My teacher always said, “I do not believe in miracles — I rely on them.”
I’ve put this to practice and observed miracles within my own life — miracles of circumstance, miracles of transformation, miracles of healing and rebirth — but never did I understand the miracle of community until the arrival of this baby boy.
Some know our story from the GoFundMe we launched in October, but in case you don’t, my name is Alex, and until five days before our son was born, we had no idea that he was anything but “normal.”
I admittedly come from the nature-loving, organic-food-growing, “a little too skeptical of the medical system camp of midwifery and home birth,” so while I did have regular visits to the OB, I declined my late-term ultrasounds and opted for as little intervention as possible. We had regular prenatal care and ran all our tests; according to everyone, all was okay.
It wasn’t until 41 ½ weeks that we went in for an ultrasound to make sure that baby was safe and I was approved to wait for labor. At this point, more than a week past our due date, we learned that there were limb anomalies no doctor could explain. Oh yes — and baby was breech!
It was at this point, with the birth tub set up in my bedroom, close to my altar, with my birth playlist already set, that I was whisked out of home birth and sent in for a C-section.
When Forrest was born, we learned that he had developed full-term with a remarkably healthy set of lungs, heart, and brain, but he had never grown legs or his left arm. His right arm did develop, but the bones in his hand are fused. Now, I could write an entire post about the emotional journey, the same journey I mentioned on GoFundMe: the terror, the guilt, the fear of birthing a son when we had no idea what was “wrong,” but that is not the purpose of this one.
This story is not about the emotions, but the path toward community and wholeness that they ushered our family into.
I did not know it when I wrote it, but my prayer that everyone who knows him surround him with the same unconditional love and acceptance that we felt for our son was not only heard, but answered — and it initiated a wave of support that I could never have dreamed of, not in a million years.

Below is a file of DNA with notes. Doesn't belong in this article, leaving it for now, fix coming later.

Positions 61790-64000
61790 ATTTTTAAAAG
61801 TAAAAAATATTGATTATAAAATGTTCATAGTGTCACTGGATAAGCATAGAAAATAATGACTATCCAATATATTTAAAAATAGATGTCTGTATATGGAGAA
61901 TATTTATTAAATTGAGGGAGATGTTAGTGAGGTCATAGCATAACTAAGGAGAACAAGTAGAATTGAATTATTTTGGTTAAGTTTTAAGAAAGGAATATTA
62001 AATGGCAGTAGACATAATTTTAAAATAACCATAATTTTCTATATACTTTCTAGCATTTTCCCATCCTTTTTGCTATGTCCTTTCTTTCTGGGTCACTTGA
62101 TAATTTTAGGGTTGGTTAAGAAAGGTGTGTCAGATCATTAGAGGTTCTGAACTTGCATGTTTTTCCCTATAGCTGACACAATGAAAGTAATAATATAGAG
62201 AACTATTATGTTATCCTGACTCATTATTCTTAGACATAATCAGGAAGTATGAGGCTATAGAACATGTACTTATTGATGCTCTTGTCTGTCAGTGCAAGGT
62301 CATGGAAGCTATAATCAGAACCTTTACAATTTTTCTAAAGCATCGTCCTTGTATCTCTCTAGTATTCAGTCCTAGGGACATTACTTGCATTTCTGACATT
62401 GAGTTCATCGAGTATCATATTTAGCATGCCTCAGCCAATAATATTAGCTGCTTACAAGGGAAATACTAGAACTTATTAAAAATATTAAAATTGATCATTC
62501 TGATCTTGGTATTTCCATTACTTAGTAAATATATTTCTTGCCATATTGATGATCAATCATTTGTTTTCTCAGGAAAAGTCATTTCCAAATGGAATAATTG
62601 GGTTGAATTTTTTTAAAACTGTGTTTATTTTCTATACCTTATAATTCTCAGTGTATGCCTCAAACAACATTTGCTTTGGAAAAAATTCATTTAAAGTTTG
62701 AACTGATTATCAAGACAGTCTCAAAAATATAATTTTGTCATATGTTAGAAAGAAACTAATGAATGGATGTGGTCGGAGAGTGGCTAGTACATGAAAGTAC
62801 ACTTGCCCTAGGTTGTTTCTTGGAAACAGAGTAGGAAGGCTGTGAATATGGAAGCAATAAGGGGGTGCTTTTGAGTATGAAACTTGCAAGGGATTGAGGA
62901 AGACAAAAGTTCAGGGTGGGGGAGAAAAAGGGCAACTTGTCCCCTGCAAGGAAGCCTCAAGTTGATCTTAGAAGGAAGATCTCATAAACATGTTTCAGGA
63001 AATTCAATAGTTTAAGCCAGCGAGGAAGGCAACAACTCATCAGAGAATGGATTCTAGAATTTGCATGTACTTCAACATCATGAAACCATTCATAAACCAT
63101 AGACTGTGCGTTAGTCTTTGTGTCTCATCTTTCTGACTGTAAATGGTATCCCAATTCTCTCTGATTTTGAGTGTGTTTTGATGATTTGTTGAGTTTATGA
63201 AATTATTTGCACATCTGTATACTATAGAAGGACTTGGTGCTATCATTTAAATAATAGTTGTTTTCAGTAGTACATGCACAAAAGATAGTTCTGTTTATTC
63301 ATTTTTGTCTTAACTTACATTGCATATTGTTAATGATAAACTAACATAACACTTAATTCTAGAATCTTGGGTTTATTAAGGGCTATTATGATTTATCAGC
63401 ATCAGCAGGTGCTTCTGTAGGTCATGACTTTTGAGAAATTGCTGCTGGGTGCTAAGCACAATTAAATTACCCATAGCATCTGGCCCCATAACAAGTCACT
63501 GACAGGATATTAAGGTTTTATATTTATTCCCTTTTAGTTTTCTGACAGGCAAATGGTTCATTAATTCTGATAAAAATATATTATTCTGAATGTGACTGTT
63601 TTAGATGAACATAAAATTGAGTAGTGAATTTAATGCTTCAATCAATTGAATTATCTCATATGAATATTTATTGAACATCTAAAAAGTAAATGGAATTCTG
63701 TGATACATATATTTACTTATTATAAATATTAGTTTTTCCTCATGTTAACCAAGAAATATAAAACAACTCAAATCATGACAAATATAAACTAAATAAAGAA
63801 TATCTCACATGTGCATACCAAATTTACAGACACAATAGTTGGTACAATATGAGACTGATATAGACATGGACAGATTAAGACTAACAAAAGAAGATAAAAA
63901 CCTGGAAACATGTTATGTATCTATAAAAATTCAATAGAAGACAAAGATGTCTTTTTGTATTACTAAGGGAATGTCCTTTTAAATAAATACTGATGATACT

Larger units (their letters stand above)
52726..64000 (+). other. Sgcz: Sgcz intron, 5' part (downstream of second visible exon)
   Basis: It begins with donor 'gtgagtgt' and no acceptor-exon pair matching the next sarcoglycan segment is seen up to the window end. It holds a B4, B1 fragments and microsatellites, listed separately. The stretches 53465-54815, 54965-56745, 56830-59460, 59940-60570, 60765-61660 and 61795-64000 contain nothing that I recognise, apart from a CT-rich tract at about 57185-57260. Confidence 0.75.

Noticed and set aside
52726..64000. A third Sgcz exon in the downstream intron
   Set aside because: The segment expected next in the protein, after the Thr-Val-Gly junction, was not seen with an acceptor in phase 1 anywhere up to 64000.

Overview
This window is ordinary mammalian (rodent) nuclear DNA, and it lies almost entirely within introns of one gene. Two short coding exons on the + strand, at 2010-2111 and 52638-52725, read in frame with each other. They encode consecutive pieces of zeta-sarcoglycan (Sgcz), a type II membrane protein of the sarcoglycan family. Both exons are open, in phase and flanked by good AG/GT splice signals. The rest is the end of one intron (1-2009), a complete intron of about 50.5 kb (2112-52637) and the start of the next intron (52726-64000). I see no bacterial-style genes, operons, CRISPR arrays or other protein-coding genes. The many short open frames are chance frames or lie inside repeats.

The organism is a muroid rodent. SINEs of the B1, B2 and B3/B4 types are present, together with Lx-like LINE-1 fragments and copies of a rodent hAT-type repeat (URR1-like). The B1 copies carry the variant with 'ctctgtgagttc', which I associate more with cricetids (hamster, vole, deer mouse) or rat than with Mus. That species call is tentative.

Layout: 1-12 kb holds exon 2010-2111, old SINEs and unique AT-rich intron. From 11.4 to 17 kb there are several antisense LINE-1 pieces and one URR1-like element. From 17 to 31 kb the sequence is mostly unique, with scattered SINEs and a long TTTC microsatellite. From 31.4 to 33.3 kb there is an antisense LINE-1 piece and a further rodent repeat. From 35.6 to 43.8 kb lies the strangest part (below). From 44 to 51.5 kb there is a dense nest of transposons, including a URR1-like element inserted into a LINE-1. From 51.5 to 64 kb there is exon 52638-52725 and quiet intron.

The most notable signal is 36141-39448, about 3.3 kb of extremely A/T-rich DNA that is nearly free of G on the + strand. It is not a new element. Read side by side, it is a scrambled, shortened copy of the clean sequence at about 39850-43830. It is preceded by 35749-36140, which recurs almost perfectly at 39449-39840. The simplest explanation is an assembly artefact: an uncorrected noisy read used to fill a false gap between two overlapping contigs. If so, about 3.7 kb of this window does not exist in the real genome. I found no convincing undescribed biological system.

You see, I work as a yoga teacher in town, and not a fancy tight-pants Instagram-famous yoga teacher but one deeply committed to the human whole. My passion is not in teaching the intricacies of a handstand, but the paradigm of togetherness and the magic that comes when we get over ourselves and all work together.
Forrest entered the world in September and has already taught so many of us about the real power inherent in love.
Because the circumstances of his arrival were so extremely unexpected, and because I wouldn’t have fooled a darn soul by pretending that I was okay, I put out a rare but deeply honest call for help.
That call for help was answered by a community of the most prayerful and faithful people. Within days of announcing his birth, we were more than halfway toward our goal with over $50,000 in funds, which would be put toward his future needs. We received donations in the forms of diapers and therapists offering service; we received donations in the forms of prayers, and well wishes, and love.
We had friends organize a sound healing to encourage the community to pray together. We had a farmer’s wife offer to introduce him to their church, so the minister could give his blessing. We had a photographer gift us with pictures, the sergeant of police holding him in her arms in our living room, clothing designers sending specialty clothes, packages arriving on our doorstep. We received hugs from strangers, everyone reminding us again, that God is Good, and he is at work.
I couldn’t feel down because I didn’t have the chance to. At every corner I turned, there was another human reminding me that life works in mysterious ways, all of which lead us back toward the truth.
And the truth for us is that we’re all in this together.
Finances aside, Forrest will need what we all need: to be reminded that we are healthy, and happy, and whole. To be reminded that we’re loved and supported. Forrest will need what you have now taught me: that each of us has a very special gift to offer, and we thank you for offering them.
I am writing now with the same call for help. Because for us, we have to sustain it. It is easy in our case as in any to fall back into old habits of blaming or doubting ourselves. Of wondering why certain things happen, especially when they don’t go as they “should” go; questioning who we are and what we’re to do on this great big planet Earth.
Forrest has taught me that we show up as we are, and we love with hearts wide open. He taught us that it’s okay to be vulnerable, and it’s okay to ask for help when we are in need; in fact, receiving help in such a way might be the greatest gift we can offer ourselves, and one another.
We spend so much of our lives pretending like we have it together, like we’re not falling apart at the seams, but perhaps, if more of us opened up, if more of us admitted that we don’t feel okay, or that we do need each other, it would give more of us the chance to serve.
It feels good to love one another. It feels good to be real. And so this holiday season, we offer great thanks.
From our family to yours,
Alexandra, Brandon, and Baby Forrest
Forrest’s GoFundMe is still up and running. If you feel called to share or contribute, please find us here.